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  • Giant strawberry seeds
  • Giant strawberry seeds
  • Giant strawberry seeds

Giant strawberry seeds

€2.85
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Giant strawberry seeds

Price for Package of 100 (0.06g) seeds.

Strawberries, Fragaria ananassa L. Maximus, are quite easy to grow! They are perennial, winter hardy, and will thrive in full sunshine, as long as the soil is fertile and well-drained. Healthy plants will produce an abundance

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Giant strawberry seeds

Price for Package of 100 (0.06g) seeds.

Strawberries, Fragaria ananassa L. Maximus, are quite easy to grow! They are perennial, winter hardy, and will thrive in full sunshine, as long as the soil is fertile and well-drained. Healthy plants will produce an abundance of berries for years! Strawberries are as big as apples! This standard "GIANT" type will provide you with the largest crop! These everbearing Giants will produce throughout the summer for Best desserts and snacks!

Strawberries need light to germinate and their seeds shouldn't be covered. But practice has shown that uncovered strawberry seeds dry out very quickly during germination. I, therefore, recommend covering the seed very lightly with sieved seeding soil. After sowing and moistening, you can also place a glass pane on the sowing tray.

Seeds need at least 60 days of stratification.

V 1 GS (0,06G)
990 Items

Data sheet

Handpicked seeds ?
Handpicked seeds
HEIRLOOM ?
Yes
Organic Seeds ?
Organic Seeds
Pretreatment of sowing ?
Stratification needed: Yes
Life Cycle:
Perennial plant : Yes
Resistant to cold and frost ?
Resistant to cold and frost
Plant is suitable for growing ?
The plant is suitable for growing in a greenhouse
The plant is suitable for growing on a balcony-terrace
The plant is suitable for outdoors cultivation
Manufacturer ?
Manufacturer: Seeds Gallery
Suitable for growing in flower pot ?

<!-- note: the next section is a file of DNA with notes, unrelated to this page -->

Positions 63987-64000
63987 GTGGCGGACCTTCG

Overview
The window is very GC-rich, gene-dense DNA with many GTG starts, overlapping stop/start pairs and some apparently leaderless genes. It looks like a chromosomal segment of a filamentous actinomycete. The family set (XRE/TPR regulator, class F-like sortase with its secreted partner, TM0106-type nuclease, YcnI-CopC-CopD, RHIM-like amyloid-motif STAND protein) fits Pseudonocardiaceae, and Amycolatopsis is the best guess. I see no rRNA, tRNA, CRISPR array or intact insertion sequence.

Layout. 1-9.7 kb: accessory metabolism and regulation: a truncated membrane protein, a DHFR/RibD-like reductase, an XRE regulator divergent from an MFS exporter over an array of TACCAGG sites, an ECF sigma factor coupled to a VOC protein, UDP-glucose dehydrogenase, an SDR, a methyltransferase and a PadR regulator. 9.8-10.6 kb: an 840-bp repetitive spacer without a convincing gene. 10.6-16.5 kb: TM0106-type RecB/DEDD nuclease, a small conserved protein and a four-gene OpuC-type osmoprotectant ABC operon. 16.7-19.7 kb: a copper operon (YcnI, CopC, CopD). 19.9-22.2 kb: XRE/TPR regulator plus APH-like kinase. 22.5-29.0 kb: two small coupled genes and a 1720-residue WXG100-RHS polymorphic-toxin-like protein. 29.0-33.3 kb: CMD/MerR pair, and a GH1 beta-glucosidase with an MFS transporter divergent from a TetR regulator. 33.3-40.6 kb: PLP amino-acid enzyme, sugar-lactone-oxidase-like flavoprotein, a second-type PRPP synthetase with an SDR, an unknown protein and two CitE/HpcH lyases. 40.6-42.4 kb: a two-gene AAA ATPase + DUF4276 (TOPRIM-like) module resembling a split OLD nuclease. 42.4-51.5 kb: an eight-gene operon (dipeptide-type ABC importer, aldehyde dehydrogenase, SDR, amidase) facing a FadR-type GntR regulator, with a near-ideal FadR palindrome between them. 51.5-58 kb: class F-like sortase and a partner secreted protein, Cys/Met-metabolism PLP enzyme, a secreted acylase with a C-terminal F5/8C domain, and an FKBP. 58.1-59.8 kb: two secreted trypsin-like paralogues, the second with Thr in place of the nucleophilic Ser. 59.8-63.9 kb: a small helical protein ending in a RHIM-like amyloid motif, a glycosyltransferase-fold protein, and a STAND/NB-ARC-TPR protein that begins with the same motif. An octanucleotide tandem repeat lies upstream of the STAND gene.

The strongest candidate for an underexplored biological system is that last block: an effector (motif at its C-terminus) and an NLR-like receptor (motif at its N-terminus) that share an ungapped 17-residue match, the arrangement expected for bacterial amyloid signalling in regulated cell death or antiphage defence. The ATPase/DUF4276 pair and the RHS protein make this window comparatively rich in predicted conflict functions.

Suitable for pot: Yes
Fruit Weight ?
Fruit weight: Up to 150 g
Seeds requires light for germination ?
Requires light for germination

Strawberries are hardy perennials, but the plants become less robust after about three years. Start your strawberries from seed, and then propagate by cuttings and runners.  Follow along with this handy How to Grow Strawberries from Seeds guide  and grow some sweetness.!

Latin

Fragaria vesca
Family: Rosaceae

Difficulty
Challenging

Season & Zone
Exposure: Full sun
Zone: 5-9

Timing
Sow indoors in the winter. An earlier start may result in berries the first year. Start any time between December and the beginning of February. After that time, they will still work, but you will not harvest berries during the first season. Transplant out at least 3 weeks after last frost.

Starting
Germination is the trickiest aspect to growing strawberries. Be patient, and try the tricks below.

Tuck your strawberry seed packet inside a sealed plastic bag or airtight container and place in your freezer for 3-4 weeks. When you remove the bag or container, do not break the seal until it (and its living contents) have reached room temperature. This may take several hours. Err on the side of caution. Opening the package too quickly may result in water condensing on the cold seeds, and this will reduce your chances of success.

Once the sealed package has “thawed” to room temperature, you’re ready to plant. Sow the seeds on the surface of pre-moistened, sterilized seed starting mix in trays or small containers. Place these on a piece of felt or other thick cloth that has its end sitting in water. The idea is to wick up water from below so that the seedling medium stays constantly and evenly damp until germination.

Keep your seeded trays under bright fluorescent lights at a constant temperature of 18-24°C (65-75°F). Germination may take anywhere from 7 days to 6 weeks. Be patient. Once germination occurs, increase ventilation around your plants to prevent damping off.

Once your seedlings have their third true leaf, they can be transplanted into their own pots. Be sure to harden your seedlings off carefully and gradually before transplanting outside.

Growing
Space transplants 60cm (24″) apart in rows 90-120cm (36-48″) apart. Everbearing varieties (such as ours) tend to produce fewer runners, and will produce more fruit if the runners are removed. In the first year of growth, it may be preferable to encourage runners, and let them fill in the spaces between transplants with new offspring plants.

Grow strawberries in a well-drained, sandy loam that has been generously dug with organic matter such as finished compost or well-rotted manure. Dig ¼ cup complete organic fertilizer into the soil beneath each transplant. Keep soil moist, but not soggy. A mulch of straw around plants may help prevent the soil from drying out.

Companion Planting
These little plants respond strongly to nearby plants. Couple them with beans, borage, garlic, lettuce, onions, peas, spinach, and thyme. Avoid Brassicas and fennel.

USDA Hardiness zone

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